Is it possible to write about PAN without projecting expectations of creative expression as political art? The idea that music is an act of rebellion against authority and dominating structures is a persistent perspective of art criticism, especially when it comes to experimental music from the underground, where it frequently knocks other issues to the periphery. However, the music released on PAN has a common feature of transmitting radical messages through sound and through the artists’ uncompromising attitude. It is stated clearly back on Jar Moff’s release “Financial Glam” and “Commercial Mouth” and also Billy Bao “Urban Disease” , James Hoff “How to Wheeling Feel when the Ground Walks Away”, and recently, on Amnesia Scanner’s release “Another Life”. It is difficult to ignore the artistic whistleblowers at PAN demanding to be heard on many levels.
All of this was celebrated last month at Berghain with a lineup that featured Puce Mary, Eartheater, Amnesia Scanner, Tzusing, Objekt, M.E.S.H. – and Bill Kouligas himself opening the night behind the decks.
Danish noise-artist Puce Mary, who signed to PAN this year after a series of releases with Posh Isolation, was the first to take the live stage. She created a space that was both innocent and sophisticated, physical and about being in control of a room filled with anxiety, desire, and lust. A nice sentiment that there can be hope, even in these melancholic and disjointed, post-industrial times. She was standing over her synths feeding the sound through arpeggiators while adding filters and reverb, her sequences went from hissing, distorted noise to pounding patterns, while she took the stage with her vocals and haunting and seducing lyrics: “I want you so bad I could crawl under your skin.” As if she was performing a break-up or love affair. She was later joined on stage by a contemporary dancer, who gracefully used his body to question the norms of movement.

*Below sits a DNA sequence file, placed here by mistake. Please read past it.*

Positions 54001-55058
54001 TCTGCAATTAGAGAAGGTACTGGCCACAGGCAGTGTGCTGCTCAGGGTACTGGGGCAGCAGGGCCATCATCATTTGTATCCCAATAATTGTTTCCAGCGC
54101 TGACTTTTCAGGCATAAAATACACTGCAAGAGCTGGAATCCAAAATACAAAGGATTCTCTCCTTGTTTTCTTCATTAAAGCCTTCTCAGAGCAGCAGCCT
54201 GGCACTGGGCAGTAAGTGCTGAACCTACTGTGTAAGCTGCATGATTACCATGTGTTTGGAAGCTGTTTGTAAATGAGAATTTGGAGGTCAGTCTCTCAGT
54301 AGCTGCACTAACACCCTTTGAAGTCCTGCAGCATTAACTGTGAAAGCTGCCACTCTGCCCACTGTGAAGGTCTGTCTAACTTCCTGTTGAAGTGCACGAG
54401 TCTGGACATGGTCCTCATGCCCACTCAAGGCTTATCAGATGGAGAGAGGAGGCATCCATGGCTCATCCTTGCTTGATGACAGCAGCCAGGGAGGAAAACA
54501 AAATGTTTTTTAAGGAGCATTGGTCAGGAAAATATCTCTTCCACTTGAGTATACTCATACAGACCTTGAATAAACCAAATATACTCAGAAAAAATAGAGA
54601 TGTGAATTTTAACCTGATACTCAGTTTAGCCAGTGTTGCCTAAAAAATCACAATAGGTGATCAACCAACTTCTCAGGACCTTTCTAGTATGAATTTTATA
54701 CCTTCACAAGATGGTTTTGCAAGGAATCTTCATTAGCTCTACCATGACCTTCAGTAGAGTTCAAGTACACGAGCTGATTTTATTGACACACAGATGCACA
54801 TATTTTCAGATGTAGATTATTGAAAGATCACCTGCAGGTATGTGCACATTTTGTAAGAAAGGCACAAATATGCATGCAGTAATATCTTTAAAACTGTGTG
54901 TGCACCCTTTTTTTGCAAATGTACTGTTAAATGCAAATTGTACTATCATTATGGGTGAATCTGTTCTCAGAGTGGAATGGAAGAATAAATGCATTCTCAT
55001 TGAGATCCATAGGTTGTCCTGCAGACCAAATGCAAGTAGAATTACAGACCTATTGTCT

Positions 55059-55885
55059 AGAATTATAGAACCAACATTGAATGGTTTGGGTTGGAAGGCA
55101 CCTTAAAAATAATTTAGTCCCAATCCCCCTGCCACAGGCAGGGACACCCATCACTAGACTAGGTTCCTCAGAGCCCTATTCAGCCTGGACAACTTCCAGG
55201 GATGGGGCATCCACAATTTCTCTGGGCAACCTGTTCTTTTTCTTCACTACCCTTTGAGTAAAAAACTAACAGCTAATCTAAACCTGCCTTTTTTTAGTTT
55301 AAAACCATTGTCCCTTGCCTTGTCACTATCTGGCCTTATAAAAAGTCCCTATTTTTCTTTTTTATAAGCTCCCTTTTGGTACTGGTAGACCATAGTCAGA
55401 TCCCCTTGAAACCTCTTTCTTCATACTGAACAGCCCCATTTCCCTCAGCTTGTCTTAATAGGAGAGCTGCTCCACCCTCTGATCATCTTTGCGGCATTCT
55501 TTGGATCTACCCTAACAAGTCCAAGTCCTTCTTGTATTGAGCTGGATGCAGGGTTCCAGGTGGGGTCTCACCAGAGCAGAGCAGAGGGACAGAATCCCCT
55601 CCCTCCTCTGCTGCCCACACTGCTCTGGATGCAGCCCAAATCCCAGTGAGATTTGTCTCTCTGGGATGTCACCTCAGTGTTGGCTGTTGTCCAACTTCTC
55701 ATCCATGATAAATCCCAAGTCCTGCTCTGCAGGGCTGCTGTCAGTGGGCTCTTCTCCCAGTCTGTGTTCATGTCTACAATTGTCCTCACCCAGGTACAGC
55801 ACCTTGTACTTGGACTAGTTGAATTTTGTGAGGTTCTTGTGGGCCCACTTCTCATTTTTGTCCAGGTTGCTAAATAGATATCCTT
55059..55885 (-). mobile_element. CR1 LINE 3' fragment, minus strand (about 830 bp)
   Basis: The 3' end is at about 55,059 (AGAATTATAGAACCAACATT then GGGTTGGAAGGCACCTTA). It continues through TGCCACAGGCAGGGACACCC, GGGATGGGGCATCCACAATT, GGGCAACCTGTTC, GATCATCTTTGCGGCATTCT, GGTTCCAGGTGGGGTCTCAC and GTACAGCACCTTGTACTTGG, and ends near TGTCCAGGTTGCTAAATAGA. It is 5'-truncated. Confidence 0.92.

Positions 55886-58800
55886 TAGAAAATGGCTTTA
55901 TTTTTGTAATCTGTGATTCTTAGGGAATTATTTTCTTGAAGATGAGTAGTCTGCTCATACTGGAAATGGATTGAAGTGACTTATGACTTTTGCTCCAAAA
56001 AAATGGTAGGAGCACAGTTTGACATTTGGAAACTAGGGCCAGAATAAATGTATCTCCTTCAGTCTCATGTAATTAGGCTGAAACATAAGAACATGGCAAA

On normal Berghain nights the floor can be a darkened, smoked-filled room, but as the Finnish duo Amnesia Scanner forced their sound out, the smog hung so thick that you could neither see your own feet nor the person standing next to you. As their sound of avant-EDM dismantled everything around, the fog caught the sharp flashes from the strobe, which all together made it impossible to navigate. However at no point during their performance was there any doubt that it was Amnesia Scanner and they created a complete chaos in the absolutely best sense.
Then Tzusing took over starting with Prodigy’s (R.I.P) remix of “Release yo Delf” by Method Man, and later, notoriously shape-shifting Objekt was behind the decks taking the dancefloor unimaginable places. He delivered no bad mixes and just as his releases the details and techniques must be the definition of perfection. As the night’s last artist, M.E.S.H started out with the pounding drum machine and screaming voice from Mutsumi’s “Look Down at Your Feet Below” and took over the floor where Objekt left it.
It is the same with the aforementioned performances as it is with the releases from the label; due to the aesthetic variety the impressions are quite amorphous. However, they do leave a one common lettermark: P-A-N.
To say the label has been an influence on the electronic music of today would be an understatement. PAN’s fine-tuned sound and its fragmentation, creatively and politically, throughout this decade, is defining what experimental music means today, and shows an alternative for tomorrow.